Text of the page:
- Associated Press - Saturday, September 13, 2014

MONTGOMERY, Ala. (AP) - The attorney general’s office has won court cases allowing it to destroy machines seized from gambling halls in Houston, Jefferson and Lowndes counties. The shuttered VictoryLand casino in Macon County is trying to break that winning streak.

A four-day trial over the legality of gambling machines seized from VictoryLand wrapped up Friday in Montgomery. Attorneys on both sides have four weeks to file additional arguments, and then Circuit Judge William Shashy will rule.

The outcome will determine whether what was once Alabama’s largest casino can reopen and compete with nearby Indian casinos that operate under federal law.

“I couldn’t feel better,” VictoryLand owner Milton McGregor said as he left a Montgomery courtroom Friday afternoon.

Assistant Attorney General Sonny Reagan said the state hasn’t lost a forfeiture case that has gone all the way through the court system, and in some cases, machines owners have allowed their machines to be destroyed without a fight.

Attorney General Luther Strange raided VictoryLand, 15 miles east of Montgomery, on Feb. 19, 2013, and seized 1,615 machines and $263,105 in cash from the casino area. VictoryLand has been closed since the raid, even though some smaller gambling halls raided by the attorney general have reopened with new machines.

In court, VictoryLand attorney Joe Espy argued that Macon County voters approved a constitutional amendment in 2003 that allows all types of bingo, including electronic bingo, and the machines at VictoryLand played a legal form of electronic bingo.

A former executive with a gambling machine testing company testified that even though the machines have video graphics and sounds resembling slot machines and keno, they are only for entertainment. He said what matters is the software inside the machines, and the machines at VictoryLand played bingo.

Reagan said the machines meet the criteria for illegal slot machines under Alabama law and they don’t comply with criteria for bingo that the Alabama Supreme Court set in a 2009 case involving a closed Lowndes County casino. Those criteria include players listening to numbers being announced, marking their bingo cards, and declaring when they have a win.

Investigators for the attorney general’s office testified during the trial that they started game at VictoryLand by pushing one button and they didn’t have to do anything else.

Espy said investigators’ visual inspections aren’t enough. He said the search warrant that the attorney general used to raid VictoryLand provided for a forensic examination of the machines, and the attorney general never did that. He also did not present a gambling machine expert to testify during the trial.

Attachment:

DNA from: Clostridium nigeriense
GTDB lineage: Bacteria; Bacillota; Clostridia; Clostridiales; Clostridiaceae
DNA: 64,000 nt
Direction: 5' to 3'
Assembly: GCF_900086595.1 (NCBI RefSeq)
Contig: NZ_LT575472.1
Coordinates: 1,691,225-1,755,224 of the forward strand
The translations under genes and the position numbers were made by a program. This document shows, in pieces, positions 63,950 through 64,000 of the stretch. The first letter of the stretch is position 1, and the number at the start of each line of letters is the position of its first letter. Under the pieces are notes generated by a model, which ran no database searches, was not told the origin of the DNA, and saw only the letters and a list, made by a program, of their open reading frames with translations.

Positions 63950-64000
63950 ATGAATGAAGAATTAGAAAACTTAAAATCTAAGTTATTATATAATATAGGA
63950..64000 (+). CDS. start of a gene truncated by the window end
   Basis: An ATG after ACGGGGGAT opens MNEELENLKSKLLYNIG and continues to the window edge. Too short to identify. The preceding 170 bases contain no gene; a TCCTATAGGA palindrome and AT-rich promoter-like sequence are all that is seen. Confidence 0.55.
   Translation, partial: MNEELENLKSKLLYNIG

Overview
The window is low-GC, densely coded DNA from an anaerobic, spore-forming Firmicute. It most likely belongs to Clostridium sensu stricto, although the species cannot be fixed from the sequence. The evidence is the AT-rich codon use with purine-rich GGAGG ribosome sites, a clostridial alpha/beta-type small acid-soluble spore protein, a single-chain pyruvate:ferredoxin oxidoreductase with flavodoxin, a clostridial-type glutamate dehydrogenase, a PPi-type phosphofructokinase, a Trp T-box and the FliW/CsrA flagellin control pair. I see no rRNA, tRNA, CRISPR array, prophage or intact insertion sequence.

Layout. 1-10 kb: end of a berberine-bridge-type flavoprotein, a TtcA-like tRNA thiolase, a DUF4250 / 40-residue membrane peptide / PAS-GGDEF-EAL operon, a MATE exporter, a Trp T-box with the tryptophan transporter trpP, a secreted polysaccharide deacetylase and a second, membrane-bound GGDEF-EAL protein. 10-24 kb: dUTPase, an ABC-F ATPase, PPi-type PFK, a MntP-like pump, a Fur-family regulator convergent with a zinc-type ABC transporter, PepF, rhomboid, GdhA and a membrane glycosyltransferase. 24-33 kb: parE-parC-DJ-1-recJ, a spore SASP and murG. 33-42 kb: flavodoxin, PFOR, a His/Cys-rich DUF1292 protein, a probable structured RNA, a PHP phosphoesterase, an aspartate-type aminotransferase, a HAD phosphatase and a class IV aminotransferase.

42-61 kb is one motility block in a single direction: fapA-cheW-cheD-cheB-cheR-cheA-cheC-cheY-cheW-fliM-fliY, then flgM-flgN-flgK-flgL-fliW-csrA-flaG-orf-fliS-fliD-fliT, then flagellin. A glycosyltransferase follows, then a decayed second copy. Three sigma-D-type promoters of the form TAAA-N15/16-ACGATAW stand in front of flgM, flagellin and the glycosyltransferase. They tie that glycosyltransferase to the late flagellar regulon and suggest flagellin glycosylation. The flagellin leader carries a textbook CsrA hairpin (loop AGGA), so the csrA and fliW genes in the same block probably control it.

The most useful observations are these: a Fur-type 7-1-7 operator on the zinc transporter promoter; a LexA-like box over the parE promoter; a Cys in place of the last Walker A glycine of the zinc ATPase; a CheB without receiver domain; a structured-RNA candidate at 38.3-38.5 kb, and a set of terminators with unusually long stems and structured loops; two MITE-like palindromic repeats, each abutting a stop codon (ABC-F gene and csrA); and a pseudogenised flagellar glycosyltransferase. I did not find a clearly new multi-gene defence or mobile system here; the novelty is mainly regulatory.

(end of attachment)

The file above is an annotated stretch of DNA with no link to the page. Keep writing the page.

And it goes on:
“It’s critical. They’ve got nobody who can say these games are not electronic bingo,” Espy said.

During the trial, new information about the case came out:

MORE MONEY: When the attorney general raided VictoryLand, his investigators said the amount of money seized was unofficially $223,405. About six months later, they took the money to a Montgomery bank and had it counted. The amount jumped nearly $40,000 to $263,105. If the judge rules against VictoryLand, the money goes to the state General Fund budget.

VAULT: Investigators said they seized money only from the casino area at VictoryLand and did not seize money from non-casino areas, such as restaurants, simulcast dog races or the vault. Investigators who got a look in the vault thought it might contain more money than they seized in the casino area.

NO GAMBLING: Former state Rep. Johnny Ford and former state Sen. Myron Penn testified Friday how they got the Legislature to vote in 2003 to let Macon County citizens consider the bingo constitutional amendment, but both said they never played any of the electronic games that VictoryLand installed. “I don’t gamble,” said Ford, who is now mayor of Tuskegee.

REOPENED: Two casinos in Greene County and one in Houston County raided by the attorney general’s office in the last two years have reopened with new machines. Lewis Benefield, McGregor’s son-in-law and chief operating officer for the company that ran the VictoryLand games, testified Friday that he visited the reopened Center Stage casino in Houston County on Tuesday and saw games with the same titles as those seized from VictoryLand, including games named “Hotter Than.” A video of an investigator playing that the “Hotter Than” game at VictoryLand was shown repeatedly during the trial.

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